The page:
Violence in Jerusalem as far-right Jewish extremists attack Palestinians

Special Violence in Jerusalem as far-right Jewish extremists attack Palestinians
Tensions were fueled by the arrival of far-right Jews at the end of a march. (Reuters)
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Updated 24 April 2021

Violence in Jerusalem as far-right Jewish extremists attack Palestinians

Violence in Jerusalem as far-right Jewish extremists attack Palestinians
  • The violence flared outside one of the entrances to the walled Old City, after police had barred access to some areas where Palestinians usually gather
  • Tensions were fueled by the arrival of far-right Jews at the end of a march during which they harassed Palestinians and chanted “death to Arabs”

AMMAN: At least 105 Palestinians were injured in East Jerusalem on Thursday night as they confronted around 300 far-right Jewish extremists who had marched towards the Old City chanting “Death to Arabs” and reportedly threatening to burn the city. Twenty-two of the injured were hospitalized.

Police made an effort to keep the groups apart, but used stun grenades, tear gas and water cannons only against Palestinian protesters. There were no reports of any of the Israeli ultra-nationalists being detained.

Fadi Hidmi, Palestinian minister of Jerusalem affairs, denounced the Jewish extremists’ attacks and called for international protection for Jerusalemites.

“The intention of the extremists was known beforehand, yet the Israeli police failed to provide the most basic of protection to the Palestinian people of East Jerusalem,” Hidmi said.

Prime Minister Mohammad Shtayyeh called the anti-Palestinian violence in Jerusalem “state terror.”

Prof. Sari Nusseibeh, former president of Al-Quds University and the number-two candidate on the Mustaqbal (future) election list, told Arab News that the issue of Jerusalem is a struggle over land between two peoples and is central to the national cause.

“The Ramallah authority committed a major error by not placing Jerusalem at the top of its political and financial agenda. As the capital of occupied Palestine, Jerusalem should be given priority on all Arab, Muslim and international platforms,” he said.

Fleur Hassan-Nahoum, Israeli deputy mayor of Jerusalem, told Arab News that she believes the violence started due to a TikTok video showing Arab men assaulting an ultra-orthodox man.

She praised other Arabs for defending the man, but said the video “caused an escalation that has brought Jewish and Arab extremists to riots.”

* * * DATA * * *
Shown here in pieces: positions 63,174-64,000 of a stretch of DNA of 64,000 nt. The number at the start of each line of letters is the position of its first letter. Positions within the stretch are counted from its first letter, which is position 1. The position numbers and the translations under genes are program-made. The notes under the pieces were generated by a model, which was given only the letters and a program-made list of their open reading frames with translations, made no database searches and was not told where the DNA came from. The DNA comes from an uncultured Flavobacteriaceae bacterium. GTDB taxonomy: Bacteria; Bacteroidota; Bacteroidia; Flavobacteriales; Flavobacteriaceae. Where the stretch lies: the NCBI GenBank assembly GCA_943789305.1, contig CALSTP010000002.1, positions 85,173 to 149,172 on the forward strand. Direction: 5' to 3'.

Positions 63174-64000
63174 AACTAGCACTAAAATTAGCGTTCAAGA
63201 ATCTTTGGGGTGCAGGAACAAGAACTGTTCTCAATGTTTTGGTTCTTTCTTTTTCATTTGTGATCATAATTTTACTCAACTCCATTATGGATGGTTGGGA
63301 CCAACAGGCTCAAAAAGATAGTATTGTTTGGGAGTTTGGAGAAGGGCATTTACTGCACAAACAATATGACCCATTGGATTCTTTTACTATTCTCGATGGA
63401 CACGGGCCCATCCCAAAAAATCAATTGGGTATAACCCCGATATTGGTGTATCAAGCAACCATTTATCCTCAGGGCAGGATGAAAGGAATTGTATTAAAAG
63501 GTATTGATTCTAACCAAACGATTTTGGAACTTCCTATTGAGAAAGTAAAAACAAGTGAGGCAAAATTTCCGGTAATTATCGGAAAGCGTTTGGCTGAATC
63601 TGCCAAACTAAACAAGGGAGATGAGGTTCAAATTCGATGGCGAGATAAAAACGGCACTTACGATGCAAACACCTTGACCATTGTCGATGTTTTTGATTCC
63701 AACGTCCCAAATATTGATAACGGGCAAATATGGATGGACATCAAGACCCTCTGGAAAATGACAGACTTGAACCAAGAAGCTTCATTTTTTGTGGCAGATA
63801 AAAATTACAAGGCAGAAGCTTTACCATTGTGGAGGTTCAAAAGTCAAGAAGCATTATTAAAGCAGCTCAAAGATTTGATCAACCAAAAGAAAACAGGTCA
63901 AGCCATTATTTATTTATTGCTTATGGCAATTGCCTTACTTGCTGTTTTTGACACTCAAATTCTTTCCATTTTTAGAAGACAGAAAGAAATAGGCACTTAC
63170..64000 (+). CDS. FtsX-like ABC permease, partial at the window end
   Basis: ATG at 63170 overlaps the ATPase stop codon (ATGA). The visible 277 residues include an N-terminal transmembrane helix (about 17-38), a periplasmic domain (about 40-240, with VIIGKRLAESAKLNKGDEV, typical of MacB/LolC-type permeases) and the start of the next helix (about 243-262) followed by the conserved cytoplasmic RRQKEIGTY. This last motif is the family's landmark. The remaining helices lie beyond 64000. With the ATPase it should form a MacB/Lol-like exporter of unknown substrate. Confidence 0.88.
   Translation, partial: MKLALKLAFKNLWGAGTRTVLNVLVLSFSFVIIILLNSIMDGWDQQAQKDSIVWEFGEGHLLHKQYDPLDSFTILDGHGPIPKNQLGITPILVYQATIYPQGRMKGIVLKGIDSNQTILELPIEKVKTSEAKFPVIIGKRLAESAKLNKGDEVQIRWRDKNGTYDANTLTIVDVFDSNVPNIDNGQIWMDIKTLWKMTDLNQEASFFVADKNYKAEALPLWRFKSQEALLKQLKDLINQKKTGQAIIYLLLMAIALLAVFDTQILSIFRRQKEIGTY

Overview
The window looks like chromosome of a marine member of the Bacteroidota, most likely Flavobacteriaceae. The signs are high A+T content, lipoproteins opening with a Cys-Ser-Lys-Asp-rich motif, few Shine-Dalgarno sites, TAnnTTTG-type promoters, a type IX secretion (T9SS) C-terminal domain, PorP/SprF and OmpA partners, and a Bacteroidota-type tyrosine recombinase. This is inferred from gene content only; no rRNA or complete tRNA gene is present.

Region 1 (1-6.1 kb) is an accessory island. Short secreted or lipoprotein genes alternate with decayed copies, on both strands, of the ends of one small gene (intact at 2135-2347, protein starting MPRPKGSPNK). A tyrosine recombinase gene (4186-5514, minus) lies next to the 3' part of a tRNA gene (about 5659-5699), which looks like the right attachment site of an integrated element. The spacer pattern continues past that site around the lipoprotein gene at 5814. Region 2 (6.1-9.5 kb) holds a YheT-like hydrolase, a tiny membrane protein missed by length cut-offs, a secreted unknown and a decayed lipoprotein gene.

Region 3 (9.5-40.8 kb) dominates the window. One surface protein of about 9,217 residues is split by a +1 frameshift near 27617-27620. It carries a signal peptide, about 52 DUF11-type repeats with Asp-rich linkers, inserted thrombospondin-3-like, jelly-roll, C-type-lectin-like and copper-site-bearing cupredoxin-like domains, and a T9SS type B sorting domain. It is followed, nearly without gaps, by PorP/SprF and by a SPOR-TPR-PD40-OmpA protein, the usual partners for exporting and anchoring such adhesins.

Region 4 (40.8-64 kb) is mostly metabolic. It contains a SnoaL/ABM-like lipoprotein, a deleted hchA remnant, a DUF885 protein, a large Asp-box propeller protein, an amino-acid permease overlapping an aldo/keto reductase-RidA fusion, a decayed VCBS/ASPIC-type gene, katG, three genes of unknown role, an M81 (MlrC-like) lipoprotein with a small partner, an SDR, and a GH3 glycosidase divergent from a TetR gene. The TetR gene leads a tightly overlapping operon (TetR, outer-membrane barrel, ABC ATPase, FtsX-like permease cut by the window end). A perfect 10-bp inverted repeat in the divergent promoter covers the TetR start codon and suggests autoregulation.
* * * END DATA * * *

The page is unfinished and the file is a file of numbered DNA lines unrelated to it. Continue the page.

Hassan-Nahoum called the Jewish group, Lahava, “a bunch of extremists” who were making it difficult for police to quell the rioting and insisted that rioters on both sides are treated equally by the Israeli police. She urged community leaders on both sides to appeal to young people to stay home.

Regarding the extremists’ calls for the murder of Arabs and arson, she said: “All Jews have come out against the racist statements.”

Hassan-Nahoum was unable to confirm whether Prime Minister Benjamin Netanyahu or any other Israeli political or religious leaders would issue a statement denouncing the death threats against Arabs.

Jordanian Foreign Ministry spokesman Daifallah Al-Fayez issued a statement denouncing the “incitement and provocations” of extremist Jewish groups and held the Israeli government responsible for “allowing the extremists to get to the Old City and attack Jerusalemites.”

The US Embassy in Israel issued a statement expressing concern about the violence in Jerusalem. “We hope all responsible voices will promote an end to incitement, a return to calm, and respect for the safety and dignity of everyone in Jerusalem,” the statement said.

Ir Amim, an Israeli human-rights organization, blamed the Israeli police for their decision to bar Palestinians from using the staircase at the entrance of Damascus gate during evening hours in Ramadan.

“The incidents of friction and confrontation in the area stem from the closure of the Damascus Gate steps and unprovoked police aggression and use of excessive force toward Palestinians, which disrupt the peace and lead to escalation,” it said.

Multiple videos were posted on social media including one showing Jewish youths attacking an Arab home just inside the Old City. Children’s cries can be heard as an unseen woman shouts “Stop” in Arabic, while several Jewish youths throw objects at the home.

Orthodox priest Atallah Hanna, archbishop of Sabastia, told Arab News that the incitement by Jewish extremists against Jerusalemites is part of a racist policy intended to force Palestinians from the city.

“They want the people of the Old City to live in terror — especially at a time when Christians are fasting for lent and Muslims are fasting in Ramadan — but these terrorizing actions will not deter us,” he said.

IfNotNow, a movement of Israelis calling “to end Israel’s occupation and to transform the American Jewish community,” issued a blistering statement calling what happened in Jerusalem a “pogrom” and blaming Israeli leaders for inciting the violence.

“Make no mistake: The anti-Arab riots in Jerusalem are the result of decades of incitement from Israeli leaders who have more and more power,” the statement said.